LAST Wednesday, the impeachment process got off to an embarrassing start, with our honorable congressmen consumed in a verbal brawl caught on radio and cable television. The apparently unplanned result was a decision made by the chair of the Committee on Justice, Simeon Datumanong, about 30 minutes into the "initial meeting," to call for an executive session.
In his opening remarks, Datumanong had noted the "unprecedented" circumstances the committee faced: The day the 13th Congress opened its second session, he said, was the first time that three impeachment complaints filed against the same impeachable official were referred one after the other to the Committee on Justice in one session day.
The circumstances raised three "preliminary questions" for the committee to answer, the former member of the Arroyo Cabinet said: whether to consider the complaints one after the other, whether to consolidate them into one, and whether to consider the effect of the third complaint on the first, which it had amended.
That was the last time a flustered Datumanong seemed to have the meeting under effective control. Immediately after his opening statement, a volley of questions and parliamentary motions erupted. Datumanong recognized administration Rep. Edcel Lagman, who proceeded to raise seven "prejudicial questions." Most dealt with Datumanong's third question: the status of the amended complaint as filed by lawyer Oliver Lozano and a host of opposition congressmen.
After Lagman, the deluge. Congressmen, including one who came in late and thus had to settle for the back row, complained about the lack of "access to a microphone" and the smallness of the venue. (Andaya Hall is actually the biggest room in the Batasan, next only to the session hall itself.) Other congressmen raised other concerns. Then Senior Deputy Minority Leader Rolex Suplico questioned the chair's decision to disallow congressmen who were not members of the committee from participating in the committee's deliberations. Unfair, the opposition said.
The executive session ended with a compromise: In addition to the regular and ex officio members of the committee, congressmen who filed the amended complaint or endorsed it can also participate. And the committee will resume meeting on Tuesday, this time in the session hall.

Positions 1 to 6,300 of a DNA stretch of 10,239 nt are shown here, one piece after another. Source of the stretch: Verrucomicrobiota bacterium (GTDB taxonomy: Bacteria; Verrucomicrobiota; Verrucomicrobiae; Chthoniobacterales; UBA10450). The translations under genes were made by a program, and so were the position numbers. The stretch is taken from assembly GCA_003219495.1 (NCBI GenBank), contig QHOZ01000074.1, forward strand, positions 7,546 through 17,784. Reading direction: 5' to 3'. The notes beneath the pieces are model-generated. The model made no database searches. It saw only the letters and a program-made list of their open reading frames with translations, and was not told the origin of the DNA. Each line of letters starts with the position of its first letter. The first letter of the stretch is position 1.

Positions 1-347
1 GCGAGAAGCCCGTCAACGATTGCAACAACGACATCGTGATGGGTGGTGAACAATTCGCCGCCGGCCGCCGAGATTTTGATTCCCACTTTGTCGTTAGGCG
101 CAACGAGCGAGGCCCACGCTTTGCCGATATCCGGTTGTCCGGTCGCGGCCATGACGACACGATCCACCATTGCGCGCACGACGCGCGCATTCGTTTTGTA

Considering the results and the likely nature of the discussion, Datumanong may have actually done the right thing. The executive session shielded the public from any more embarrassing displays of unruly behavior or a disorderly Congress. Unfortunately for him, public goodwill for such an action cannot last very long. An impatient public wants the committee to buckle down to work.
That means actually considering the impeachment case against the President in its totality. That means considering the first and third complaints as essentially parts of one impeachment case. (The second complaint, filed on July 4 by lawyer Jose Lopez, should not be considered at all, because the congressman who endorsed it has withdrawn his endorsement.)
If administration congressmen want to, they can choose the first, weaker complaint and disregard the third, stronger one. They certainly have the numbers. But they will, with the same certainty, reap the whirlwind of public outrage. Done crudely, such a committee vote will be seen as a brazen attempt to use the impeachment process, not to ferret out the truth, but to cover up the accused. It will be the second Jose Velarde envelope all over again.
The majority must realize the true import of the impeachment process: It is not only the constitutionally mandated process for hearing accusations of impeachable offenses against the President. It is also the President's main venue for putting an end to the credibility crisis she faces.
The way to do that is to throw the strongest possible case against her. If she survives a committee vote on the manifestly weaker complaint, the credibility crisis will continue to undermine her presidency. After all that trouble, the President will be right back where she started. But if she survives the stronger complaint, then she can finally put the crisis behind her.